He cites chefs including Pedro Subijana, Andoni Aduriz, Martin Berasetegui and Ferrán Adriá – all major figures on the culinary map of Spain – as influences. “These are my contemporaries, but I also follow the younger generations; exciting chefs such as Dabiz Muñoz and Diego Guerrerro. These younger professionals show me a different perspective and they renew me to a point,” he explains. 

His cooking is best described, he says, as one based in territory. “My cooking is essentially rooted in where I am. When I am in Valencia it is an opportunity to communicate what we have here. Because what we have is different from what they have in other places.,” he says.

“That’s the first part. Second, my style has always been to progress and investigate, innovate and create new dishes. Every time a new diner comes from anywhere in the world, it is a chance for me to tell them where they are,” he says.

This sense of location is crucial, the cuisine must reflect the place. “It is easy for us to make a ceviche: with a prawn, a citric and a bit of spice, but guests don’t travel to Denia to eat ceviche,” he says. “It is key for me to convey the flavors that I can interpret to give a cultural reference point to the diner; where in the world you are and what the area around Valencia can offer, where it coms from and where it is heading.”

And sun-soaked Valencia, surrounded by vast lands of vegetable growing – the so-called garden of Valencia, hectares of vegetables and fruit in the area surrounding the city and the Albufera freshwater lakes, busy with rice plantations south of the city center, offers a compelling proposition to any chef wishing to represent their city and region on the plate.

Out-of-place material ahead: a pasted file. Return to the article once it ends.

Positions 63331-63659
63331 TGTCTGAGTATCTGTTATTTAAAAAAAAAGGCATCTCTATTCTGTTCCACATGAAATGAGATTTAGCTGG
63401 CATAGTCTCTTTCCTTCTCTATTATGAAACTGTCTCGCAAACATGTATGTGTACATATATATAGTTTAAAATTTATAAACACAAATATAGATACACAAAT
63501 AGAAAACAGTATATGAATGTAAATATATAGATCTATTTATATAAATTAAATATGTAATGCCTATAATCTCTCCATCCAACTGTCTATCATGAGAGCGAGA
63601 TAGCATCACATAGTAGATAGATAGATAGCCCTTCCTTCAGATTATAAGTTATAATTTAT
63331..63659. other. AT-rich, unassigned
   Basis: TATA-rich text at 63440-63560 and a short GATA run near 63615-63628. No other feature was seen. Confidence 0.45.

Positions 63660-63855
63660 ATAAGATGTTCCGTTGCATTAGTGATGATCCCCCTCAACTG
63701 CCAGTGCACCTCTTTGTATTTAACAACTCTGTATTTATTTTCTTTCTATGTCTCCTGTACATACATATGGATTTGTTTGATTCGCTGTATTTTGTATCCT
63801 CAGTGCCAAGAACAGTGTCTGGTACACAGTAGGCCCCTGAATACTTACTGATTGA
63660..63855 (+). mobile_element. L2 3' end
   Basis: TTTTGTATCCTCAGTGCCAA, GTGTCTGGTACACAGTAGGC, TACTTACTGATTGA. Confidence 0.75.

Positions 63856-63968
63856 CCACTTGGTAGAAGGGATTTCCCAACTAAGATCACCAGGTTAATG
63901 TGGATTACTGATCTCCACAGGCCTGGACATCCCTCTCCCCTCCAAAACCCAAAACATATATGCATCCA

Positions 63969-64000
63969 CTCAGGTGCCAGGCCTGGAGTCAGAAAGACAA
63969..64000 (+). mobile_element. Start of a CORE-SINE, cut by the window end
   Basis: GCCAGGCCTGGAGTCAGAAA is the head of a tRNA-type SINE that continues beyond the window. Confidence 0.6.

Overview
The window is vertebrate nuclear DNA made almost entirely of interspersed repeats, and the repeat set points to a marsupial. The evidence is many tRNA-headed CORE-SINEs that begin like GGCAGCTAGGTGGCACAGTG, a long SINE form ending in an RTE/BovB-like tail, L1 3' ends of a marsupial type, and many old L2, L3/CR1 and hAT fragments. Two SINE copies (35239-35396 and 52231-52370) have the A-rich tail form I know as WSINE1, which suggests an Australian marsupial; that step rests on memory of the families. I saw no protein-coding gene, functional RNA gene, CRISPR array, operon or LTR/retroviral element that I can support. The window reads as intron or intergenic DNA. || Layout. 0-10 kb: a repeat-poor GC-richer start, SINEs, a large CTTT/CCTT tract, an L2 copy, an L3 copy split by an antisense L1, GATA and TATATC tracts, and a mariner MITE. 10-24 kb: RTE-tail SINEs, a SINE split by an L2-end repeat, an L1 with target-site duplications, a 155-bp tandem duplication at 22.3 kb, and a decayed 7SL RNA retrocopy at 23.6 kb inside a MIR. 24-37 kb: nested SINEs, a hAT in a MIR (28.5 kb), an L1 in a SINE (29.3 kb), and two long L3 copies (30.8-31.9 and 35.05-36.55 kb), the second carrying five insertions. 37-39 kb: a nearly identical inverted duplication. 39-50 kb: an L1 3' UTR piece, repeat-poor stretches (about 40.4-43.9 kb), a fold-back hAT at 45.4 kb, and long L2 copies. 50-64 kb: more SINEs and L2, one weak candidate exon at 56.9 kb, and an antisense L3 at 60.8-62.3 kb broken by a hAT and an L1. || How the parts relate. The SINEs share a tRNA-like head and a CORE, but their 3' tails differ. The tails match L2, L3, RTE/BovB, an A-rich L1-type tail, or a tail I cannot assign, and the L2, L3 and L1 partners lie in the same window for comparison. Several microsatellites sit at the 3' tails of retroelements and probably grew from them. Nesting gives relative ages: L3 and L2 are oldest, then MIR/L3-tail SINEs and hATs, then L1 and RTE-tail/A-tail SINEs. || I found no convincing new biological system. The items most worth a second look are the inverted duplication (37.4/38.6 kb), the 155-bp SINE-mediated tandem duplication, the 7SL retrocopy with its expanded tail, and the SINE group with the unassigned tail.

This principle of putting product first applies equally to his Madrid restaurants. “In Madrid I also want to reflect the available larder, but the larder changes, the produce is different, and the culinary traditions are too,” he explains. 

He opened his London restaurant Arros QD in 2019 offering the British market a taste of Valencian rice dishes, chiefly paella, arguably Spain’s most famous culinary offering to the world. Though everybody will know the popular rice dish, few understand what makes a good paella. Dacosta’s London launch is one attempt to change this, “I always thought that we, as fine dining chefs with a platform, have a unique opportunity to share a narrative of our culinary heritage and take the cuisine to the world, beyond our borders,” he says.

“I am not arrogant, I haven’t gone to London to teach people how to eat paella, but we obviously take an authentic approach, cooking them over open fire as it is traditionally done. More than anything this is about me caring for our traditions and showing the best of Valencia outside our country.”

In this momentous year, the world is about to find out what Valencia and its chefs, including Dacosta, are all about.

Tina Nielsen